Did Owner Have Claim Over Against Third Parties for Triggering the Dispute?
Decisions often address claims by a defendant that the harm alleged by the plaintiff was caused by others—and result in so-called “third-party” claims for indemnification of contribution. As a recent case illustrates, the Court may be called upon to assess the viability of such claims.
In 2016 Pier Franco Grosso consigned to Phillips Auctioneers LLC artwork in exchange for an advance of $1.5 million. Grosso represented that the artwork was by the late artist Cy Twombly. Phillips estimated the work would sell for $2.5 million to $3.5 million. Under Paragraph 10(a) of the consignment agreement, Phillips was permitted to withdraw the work from sale if, in Phillips’ “sole judgment,”
(i) there is reasonable doubt as to its authenticity, authorship or attribution; (ii) there is doubt as to your title or your authority to place it for sale; (iii) any representation or warranty that you have made to [Phillips] is materially inaccurate or we reasonably doubt its accuracy; (iv) you have breached, or indicated that you intend to breach, any provision of this Agreement in any material respect; (v) the [Work] is damaged to the extent that it is not in the condition in which it was when [Phillips] agreed to sell it; or (vi) other just cause exists.
Paragraph 10(b) of the agreement stated that, if Phillips withdrew the work from sale under paragraphs 10(a)(iii) or (iv), then Grosso was required to pay Phillips’s out-of-pocket costs related to the work, a withdrawal fee of 25% of the latest low pre-sale estimate of the work, and the entire outstanding amount of the advance plus interest. Phillips determined that the provenance of the work was questionable and withdrew it from sale and sued Grosso for return of the advance and related costs.
Grosso counterclaimed for breach of fiduciary duty alleging that Phillips failed to disclose to him communications that Phillips had with nonparty Cy Twombly Foundation, which caused Phillips to conclude that the artwork was a forgery.
Grosso sought leave of Court to assert third-party claims—for tortious interference, prima facie tort, fraud, injurious falsehood, product disparagement, and negligent misrepresentation—against the Foundation, David Baum, the Foundation’s outside counsel and secretary, and Nicola Del Roscio, the Foundation’s president. This was predicated upon allegedly false statements that Grosso believed harmed his reputation and the value of the work.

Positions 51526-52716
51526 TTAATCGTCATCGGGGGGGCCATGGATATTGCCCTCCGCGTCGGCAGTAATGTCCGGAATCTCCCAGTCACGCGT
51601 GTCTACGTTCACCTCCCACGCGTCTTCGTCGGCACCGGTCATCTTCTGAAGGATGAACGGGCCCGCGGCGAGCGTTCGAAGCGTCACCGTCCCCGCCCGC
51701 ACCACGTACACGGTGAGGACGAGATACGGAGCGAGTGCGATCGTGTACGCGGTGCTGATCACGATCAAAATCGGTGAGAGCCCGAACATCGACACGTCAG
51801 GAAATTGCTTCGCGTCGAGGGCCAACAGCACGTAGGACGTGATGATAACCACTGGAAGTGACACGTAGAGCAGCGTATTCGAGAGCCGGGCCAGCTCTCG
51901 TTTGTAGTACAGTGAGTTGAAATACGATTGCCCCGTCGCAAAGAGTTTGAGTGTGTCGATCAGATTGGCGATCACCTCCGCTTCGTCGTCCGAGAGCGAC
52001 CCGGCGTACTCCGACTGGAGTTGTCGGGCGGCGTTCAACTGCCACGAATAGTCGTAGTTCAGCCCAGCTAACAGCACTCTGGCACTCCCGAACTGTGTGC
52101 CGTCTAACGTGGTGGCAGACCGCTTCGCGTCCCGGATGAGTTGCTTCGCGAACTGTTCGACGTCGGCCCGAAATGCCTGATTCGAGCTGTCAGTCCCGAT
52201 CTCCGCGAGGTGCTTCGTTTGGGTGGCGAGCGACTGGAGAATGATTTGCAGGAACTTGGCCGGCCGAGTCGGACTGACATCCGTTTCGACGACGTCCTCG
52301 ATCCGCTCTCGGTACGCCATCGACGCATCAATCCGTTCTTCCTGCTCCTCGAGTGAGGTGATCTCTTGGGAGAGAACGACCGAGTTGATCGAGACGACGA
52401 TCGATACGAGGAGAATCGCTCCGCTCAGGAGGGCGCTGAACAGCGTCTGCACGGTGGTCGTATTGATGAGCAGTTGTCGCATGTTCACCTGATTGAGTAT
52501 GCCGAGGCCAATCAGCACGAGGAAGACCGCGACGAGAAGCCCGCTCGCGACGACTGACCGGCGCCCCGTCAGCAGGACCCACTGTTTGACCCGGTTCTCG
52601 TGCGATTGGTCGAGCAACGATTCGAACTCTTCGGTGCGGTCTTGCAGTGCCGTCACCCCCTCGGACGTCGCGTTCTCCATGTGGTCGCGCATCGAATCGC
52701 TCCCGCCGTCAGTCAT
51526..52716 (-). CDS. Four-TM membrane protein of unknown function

The issue before the Court was whether the proposed third parties were liable to Grosso for all or part of Phillips’ claim against him because third-party claims are limited to claims for contribution, indemnity, or subrogation.
The doctrine of impleader has its roots in strict indemnity, but the history and development of impleader and the language of the current statute indicated that the device was no longer wedded to this single theory of recovery. One of the main purposes of third-party practice was the avoidance of multiplicity and circuity of action, and the determination of the primary liability as well as the ultimate liability in one proceeding, whenever convenient. At the least, the third-party claim must be sufficiently related to the main action to raise the question of whether the third-party defendant may be liable to the third-party plaintiff for the damages for which the latter may be liable to the plaintiff.
While certainly related, the third-party claims lacked the claim-over component because the Foundation, Baum, and Del Roscio had nothing to do with Phillips’ advance to Grosso. Likewise, Grosso’s breach of fiduciary duty for Phillips’ failure to inform Grosso of the Foundation’s statements did not involve the third-party claims. Moreover, the third-party controversy would delay the determination of the main action.
In exercising its discretion, the court considered whether the controversy between Grosso and the Foundation would unduly delay the determination of the main action. Phillips anticipated brief depositions in a short amount of time, followed by the filing of a note of issue and summary judgment motion. However, the Foundation was entitled to service, time to answer or move, and discovery far beyond the scope of allowable discovery in the action by Phillips against Grosso. The motion was denied.